A new proposal, SB355, which boasts bipartisan support, would prevent utilities from collecting finance fees for a project beyond its initial completion date. This would be a huge blow to Georgia Power whose Plant Vogtle project is five years past schedule and $22 billion over budget.
This bill would shift the cost burden for the Plant Vogtle disaster back on Georgia Power. Ratepayers shouldn’t have to shoulder the cost of a project like Plant Vogtle, especially with no opening date in sight.
Republican Senator Chuck Hufstetler said the cap on costs has to be drawn somewhere. “What’s the line?” he said. “Is it $30 billion? Is it $50 billion? It’s just not a competitive energy source right now and we’re going to be stuck with those costs for decades.”
This bill also comes after a PSC estimate that Georgia Power could make over $5 billion more in profit from the delayed opening.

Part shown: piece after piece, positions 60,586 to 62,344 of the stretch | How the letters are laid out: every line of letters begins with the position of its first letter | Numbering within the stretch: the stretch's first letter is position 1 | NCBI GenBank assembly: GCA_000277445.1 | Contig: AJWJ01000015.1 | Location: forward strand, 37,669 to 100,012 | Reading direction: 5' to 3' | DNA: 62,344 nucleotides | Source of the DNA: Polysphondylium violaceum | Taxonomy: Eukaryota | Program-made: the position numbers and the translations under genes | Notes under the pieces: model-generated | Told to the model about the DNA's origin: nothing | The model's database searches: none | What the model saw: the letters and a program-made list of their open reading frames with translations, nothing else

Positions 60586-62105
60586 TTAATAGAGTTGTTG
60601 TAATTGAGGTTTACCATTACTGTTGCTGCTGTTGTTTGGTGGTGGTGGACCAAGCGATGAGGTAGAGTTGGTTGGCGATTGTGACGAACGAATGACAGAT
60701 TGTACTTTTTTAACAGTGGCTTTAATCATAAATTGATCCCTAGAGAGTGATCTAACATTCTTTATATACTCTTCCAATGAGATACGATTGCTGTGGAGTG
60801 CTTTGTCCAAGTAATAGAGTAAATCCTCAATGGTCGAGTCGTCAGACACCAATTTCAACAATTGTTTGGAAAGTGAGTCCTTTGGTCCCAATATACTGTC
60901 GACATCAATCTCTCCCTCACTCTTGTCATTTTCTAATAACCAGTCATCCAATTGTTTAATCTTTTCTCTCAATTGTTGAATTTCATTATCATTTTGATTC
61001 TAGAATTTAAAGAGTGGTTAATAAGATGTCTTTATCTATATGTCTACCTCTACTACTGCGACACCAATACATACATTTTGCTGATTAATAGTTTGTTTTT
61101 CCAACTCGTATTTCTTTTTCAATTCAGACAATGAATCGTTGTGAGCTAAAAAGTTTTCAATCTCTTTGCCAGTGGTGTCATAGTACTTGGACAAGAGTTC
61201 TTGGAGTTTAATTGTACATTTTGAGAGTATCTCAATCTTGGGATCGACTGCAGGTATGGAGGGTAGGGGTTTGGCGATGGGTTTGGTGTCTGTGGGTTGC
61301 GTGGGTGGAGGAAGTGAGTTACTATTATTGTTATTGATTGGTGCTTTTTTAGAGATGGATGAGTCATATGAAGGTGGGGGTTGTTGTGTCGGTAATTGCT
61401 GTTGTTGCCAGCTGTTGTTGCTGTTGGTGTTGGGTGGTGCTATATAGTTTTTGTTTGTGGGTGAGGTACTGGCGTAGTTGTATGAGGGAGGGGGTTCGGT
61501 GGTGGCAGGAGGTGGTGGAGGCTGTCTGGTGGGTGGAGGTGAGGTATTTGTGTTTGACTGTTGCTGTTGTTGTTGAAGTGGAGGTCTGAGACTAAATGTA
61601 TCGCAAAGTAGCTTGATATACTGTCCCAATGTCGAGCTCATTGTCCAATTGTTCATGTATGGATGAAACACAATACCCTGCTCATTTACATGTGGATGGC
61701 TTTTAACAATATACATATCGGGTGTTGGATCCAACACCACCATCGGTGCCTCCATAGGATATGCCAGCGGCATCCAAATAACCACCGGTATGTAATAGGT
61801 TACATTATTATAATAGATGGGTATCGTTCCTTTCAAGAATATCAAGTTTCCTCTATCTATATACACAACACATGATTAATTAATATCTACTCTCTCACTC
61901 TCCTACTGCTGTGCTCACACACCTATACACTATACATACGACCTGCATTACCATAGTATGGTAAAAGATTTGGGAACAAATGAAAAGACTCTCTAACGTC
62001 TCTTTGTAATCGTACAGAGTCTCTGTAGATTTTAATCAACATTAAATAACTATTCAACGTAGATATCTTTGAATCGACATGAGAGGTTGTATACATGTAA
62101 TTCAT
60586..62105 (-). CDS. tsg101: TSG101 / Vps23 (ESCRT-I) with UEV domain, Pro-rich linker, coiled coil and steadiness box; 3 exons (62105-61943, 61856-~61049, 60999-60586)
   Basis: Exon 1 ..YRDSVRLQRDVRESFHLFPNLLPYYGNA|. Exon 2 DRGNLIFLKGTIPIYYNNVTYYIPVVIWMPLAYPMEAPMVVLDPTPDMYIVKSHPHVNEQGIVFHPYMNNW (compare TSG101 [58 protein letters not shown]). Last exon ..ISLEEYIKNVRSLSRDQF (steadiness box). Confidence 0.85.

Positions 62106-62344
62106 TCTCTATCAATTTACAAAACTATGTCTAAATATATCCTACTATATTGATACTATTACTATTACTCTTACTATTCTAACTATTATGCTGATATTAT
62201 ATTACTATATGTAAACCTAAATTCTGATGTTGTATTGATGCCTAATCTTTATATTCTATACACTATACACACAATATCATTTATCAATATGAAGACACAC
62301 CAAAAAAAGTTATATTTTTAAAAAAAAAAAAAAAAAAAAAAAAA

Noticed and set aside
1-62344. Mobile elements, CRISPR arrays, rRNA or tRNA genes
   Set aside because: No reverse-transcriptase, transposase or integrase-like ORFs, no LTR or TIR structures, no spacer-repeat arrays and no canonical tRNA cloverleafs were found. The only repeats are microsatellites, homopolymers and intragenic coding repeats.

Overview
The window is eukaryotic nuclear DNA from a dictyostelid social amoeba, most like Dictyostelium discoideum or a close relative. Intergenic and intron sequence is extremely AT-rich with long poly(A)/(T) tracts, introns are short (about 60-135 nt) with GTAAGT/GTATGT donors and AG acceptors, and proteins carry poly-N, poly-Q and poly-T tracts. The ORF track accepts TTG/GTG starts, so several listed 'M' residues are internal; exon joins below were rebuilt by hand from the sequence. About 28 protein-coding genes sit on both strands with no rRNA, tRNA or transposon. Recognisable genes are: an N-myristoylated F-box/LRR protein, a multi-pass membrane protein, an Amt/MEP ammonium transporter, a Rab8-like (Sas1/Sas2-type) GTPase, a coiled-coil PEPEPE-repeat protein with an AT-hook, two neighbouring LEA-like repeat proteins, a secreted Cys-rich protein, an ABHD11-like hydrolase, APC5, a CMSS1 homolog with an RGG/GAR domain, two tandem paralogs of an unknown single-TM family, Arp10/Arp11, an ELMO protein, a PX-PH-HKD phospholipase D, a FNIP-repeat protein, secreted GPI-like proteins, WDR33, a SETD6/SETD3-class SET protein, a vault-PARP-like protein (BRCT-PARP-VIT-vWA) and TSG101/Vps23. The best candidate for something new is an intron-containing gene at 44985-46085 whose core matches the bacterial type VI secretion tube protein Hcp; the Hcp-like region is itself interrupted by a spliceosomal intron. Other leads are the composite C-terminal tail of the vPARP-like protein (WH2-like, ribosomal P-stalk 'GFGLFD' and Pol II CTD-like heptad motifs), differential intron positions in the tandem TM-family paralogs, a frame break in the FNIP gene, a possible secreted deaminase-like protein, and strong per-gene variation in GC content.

“I don’t think they should benefit from additional profit that the ratepayers have to pay just because of cost overruns,” Hufstetler said.
The bill also calls for the reimbursement of the finance fees, should the project be abandoned. It would also exempt public schools and charter schools from paying the monthly fee until Plant Vogtle was up and running. Georgia Power has been charging public schools thousands of dollars per month to offset the cost of Plant Vogtle.
It’s time Georgia Power is held accountable.“Georgia power is being rewarded for failure and it’s time to stop the bleeding. This bill would do that,” said Neill Herring, a lobbyist for several environmental groups.
With billions of dollars at stake for Georgia Power, it’s going to be a real battle to get this bill passed. With the PSC helping the energy monopoly at every step along the way, Georgia Power will surely be blocking this at every turn.
Although we’re going to do our best to get this passed, we need to remember the real win will come when we elect new candidates to the PSC this fall. We need to replace these out-of-touch, Georgia Power cronies with candidates that will really represent Georgia.